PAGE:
Halitosis Facts

It’s estimated that around a quarter of people suffer with halitosis on a regular basis. Bad breath can be embarrassing and uncomfortable but most of the time the cause is something as simple as poor oral hygiene that can be easily improved. If you’re suffering from halitosis then there is a lot you can do to find out what might be causing it and to take steps to clear it up.

The causes of halitosis

Bad breath can have a very wide range of different causes but these are some of the most common:

  • Poor dental hygiene. If you’re not regularly brushing and flossing then you may still have particles of food in your mouth that can break down and cause a bad smell. Plaque - a film of bacteria - may build up on teeth, triggering issues such as inflammation and decay, as well as halitosis.
  • What you consume. Some foods - such as onions and garlic - are notorious for causing halitosis. If you’re not drinking enough water then you may have a dry mouth, lacking in saliva which naturally cleans the mouth. Halitosis can also result from some diets, such as fasting or low carb diets which cause your body to break down fats, producing chemicals called ketones, which smell strong. If you smoke then this can also be a big trigger for bad breath, in particular because it causes gum disease.
  • Illnesses and treatments. Some diseases, such as liver failure or cancer, have halitosis as one of the symptoms. You may also get bad breath from certain drugs, such as those used to treat angina and drugs used in chemotherapy, as these often dry out the mouth.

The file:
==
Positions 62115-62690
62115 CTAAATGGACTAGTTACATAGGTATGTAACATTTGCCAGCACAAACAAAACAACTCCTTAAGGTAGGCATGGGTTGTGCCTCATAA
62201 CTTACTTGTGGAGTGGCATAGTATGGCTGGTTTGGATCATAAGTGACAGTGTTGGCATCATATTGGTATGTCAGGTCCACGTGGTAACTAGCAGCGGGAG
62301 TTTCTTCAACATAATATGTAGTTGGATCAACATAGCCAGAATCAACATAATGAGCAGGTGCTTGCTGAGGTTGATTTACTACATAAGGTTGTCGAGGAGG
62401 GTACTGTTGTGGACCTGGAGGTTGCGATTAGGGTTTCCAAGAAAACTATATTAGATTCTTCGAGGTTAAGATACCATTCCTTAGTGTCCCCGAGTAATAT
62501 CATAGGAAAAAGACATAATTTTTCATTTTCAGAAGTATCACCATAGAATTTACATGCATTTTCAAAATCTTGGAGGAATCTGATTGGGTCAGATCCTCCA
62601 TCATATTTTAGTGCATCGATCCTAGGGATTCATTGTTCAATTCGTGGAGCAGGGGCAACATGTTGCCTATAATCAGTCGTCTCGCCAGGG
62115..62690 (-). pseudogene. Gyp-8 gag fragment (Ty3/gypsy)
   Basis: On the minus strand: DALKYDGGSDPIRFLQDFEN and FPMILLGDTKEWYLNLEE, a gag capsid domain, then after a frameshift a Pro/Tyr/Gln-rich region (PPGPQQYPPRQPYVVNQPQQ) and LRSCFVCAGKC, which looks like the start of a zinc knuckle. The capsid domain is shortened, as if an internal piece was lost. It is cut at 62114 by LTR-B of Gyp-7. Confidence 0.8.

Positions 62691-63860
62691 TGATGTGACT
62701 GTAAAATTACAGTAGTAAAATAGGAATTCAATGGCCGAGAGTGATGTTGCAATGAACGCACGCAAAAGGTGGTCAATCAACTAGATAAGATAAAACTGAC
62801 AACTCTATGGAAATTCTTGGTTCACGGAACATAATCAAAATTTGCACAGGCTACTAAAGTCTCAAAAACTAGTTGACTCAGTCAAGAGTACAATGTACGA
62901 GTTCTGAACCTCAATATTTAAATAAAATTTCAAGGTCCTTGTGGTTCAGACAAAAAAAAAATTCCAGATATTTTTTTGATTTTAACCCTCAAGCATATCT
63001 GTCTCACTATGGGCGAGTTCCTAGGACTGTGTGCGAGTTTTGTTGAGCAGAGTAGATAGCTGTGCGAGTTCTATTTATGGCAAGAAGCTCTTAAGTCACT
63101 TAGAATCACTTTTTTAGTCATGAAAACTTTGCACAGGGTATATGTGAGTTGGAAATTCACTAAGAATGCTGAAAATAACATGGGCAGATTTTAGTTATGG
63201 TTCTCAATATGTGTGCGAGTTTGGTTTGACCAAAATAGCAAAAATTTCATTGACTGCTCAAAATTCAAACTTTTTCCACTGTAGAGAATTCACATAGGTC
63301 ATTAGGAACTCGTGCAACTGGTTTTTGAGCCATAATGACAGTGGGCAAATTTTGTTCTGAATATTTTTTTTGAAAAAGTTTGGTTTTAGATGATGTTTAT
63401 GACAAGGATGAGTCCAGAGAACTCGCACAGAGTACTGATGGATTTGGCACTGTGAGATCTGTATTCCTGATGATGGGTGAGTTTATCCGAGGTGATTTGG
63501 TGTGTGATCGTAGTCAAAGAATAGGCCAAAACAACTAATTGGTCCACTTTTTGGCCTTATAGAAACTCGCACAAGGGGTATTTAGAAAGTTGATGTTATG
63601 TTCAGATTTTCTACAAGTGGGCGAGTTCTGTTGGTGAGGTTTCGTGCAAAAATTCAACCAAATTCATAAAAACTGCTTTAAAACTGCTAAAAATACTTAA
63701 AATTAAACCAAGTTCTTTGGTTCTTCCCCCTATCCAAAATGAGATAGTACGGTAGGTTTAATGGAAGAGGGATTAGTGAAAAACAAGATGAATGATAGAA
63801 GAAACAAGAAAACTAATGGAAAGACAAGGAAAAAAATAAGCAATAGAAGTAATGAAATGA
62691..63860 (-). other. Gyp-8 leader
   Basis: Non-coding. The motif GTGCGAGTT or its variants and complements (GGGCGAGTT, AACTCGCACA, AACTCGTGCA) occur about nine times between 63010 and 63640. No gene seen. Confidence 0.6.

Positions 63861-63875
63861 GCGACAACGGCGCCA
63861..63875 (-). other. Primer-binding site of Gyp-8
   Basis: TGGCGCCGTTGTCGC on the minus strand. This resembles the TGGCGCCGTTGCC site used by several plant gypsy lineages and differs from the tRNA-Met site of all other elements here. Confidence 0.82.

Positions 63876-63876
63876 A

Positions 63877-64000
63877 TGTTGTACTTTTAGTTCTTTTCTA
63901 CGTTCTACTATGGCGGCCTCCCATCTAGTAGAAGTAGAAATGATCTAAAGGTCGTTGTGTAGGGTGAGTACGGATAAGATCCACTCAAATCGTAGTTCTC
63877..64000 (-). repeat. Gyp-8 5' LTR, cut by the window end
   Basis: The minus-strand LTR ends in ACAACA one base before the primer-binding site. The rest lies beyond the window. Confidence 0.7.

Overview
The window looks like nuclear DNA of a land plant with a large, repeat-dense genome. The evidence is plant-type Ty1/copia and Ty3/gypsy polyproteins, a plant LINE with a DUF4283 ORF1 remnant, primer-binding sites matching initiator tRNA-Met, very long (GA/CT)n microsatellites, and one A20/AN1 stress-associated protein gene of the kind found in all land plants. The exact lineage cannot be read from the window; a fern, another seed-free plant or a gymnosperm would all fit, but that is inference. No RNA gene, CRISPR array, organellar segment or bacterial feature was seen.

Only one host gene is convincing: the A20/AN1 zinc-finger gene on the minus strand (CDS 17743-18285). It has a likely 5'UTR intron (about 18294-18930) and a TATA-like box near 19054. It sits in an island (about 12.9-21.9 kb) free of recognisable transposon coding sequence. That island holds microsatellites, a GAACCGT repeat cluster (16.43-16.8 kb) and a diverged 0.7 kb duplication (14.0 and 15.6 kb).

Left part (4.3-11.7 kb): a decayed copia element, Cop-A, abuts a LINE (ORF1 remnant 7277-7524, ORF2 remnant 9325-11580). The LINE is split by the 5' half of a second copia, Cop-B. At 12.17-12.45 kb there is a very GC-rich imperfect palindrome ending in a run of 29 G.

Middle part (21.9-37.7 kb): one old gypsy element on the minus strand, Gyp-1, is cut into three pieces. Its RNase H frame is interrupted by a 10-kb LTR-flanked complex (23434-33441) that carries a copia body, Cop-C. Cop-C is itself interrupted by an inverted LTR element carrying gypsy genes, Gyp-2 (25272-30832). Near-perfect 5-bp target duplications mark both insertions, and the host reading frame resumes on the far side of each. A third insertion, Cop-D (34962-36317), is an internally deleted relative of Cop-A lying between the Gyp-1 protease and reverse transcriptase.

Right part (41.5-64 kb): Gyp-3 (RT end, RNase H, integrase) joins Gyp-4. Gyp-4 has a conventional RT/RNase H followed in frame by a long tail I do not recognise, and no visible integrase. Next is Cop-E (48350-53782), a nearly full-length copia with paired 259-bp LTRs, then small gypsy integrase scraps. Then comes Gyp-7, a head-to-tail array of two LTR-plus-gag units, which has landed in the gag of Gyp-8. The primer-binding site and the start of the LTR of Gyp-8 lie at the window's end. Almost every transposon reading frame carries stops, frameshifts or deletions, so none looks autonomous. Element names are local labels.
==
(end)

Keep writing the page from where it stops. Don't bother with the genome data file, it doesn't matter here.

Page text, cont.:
Some of the less common causes of halitosis include ketoacidosis, which affects diabetics with very low insulin levels, as well as bowel obstruction, or aspiration pneumonia.

Do I have halitosis?

Bad breath is something that other people may tell you about, subtly or not. You can also test this yourself by licking your wrist. When the saliva dries, if a bad smell remains then this may be a problem that you need to get some help with.

Treating halitosis

There are various different tests that you can have to determine whether your halitosis is being caused by an underlying condition or just something lifestyle related. There are also many different ways that you can help yourself, including:

  • Improving your oral hygiene. Brush your teeth twice a day, floss regularly and make sure that you’re cleaning dentures etc so that there is no opportunity for them to cause problems.
  • Get a tongue scraper. Dead cells, food and bacteria can build up on the tongue - removing this regularly with a tongue scraper can have a big impact.
  • Make sure you don’t have a dry mouth. Drinking plenty of water will help to ensure that you have lots of saliva, which is the mouth’s natural cleaning mechanism. Avoiding tobacco and alcohol can also make a difference as both dehydrate the mouth.
  • Change your diet. Sometimes, the simplest changes are the most effective. If your current diet is rich in halitosis-causing foods, such as sugar, spicy food, garlic and onions then changing what you eat could make a big difference.

If you suffer from halitosis there are steps you can take to ease this problem right now.

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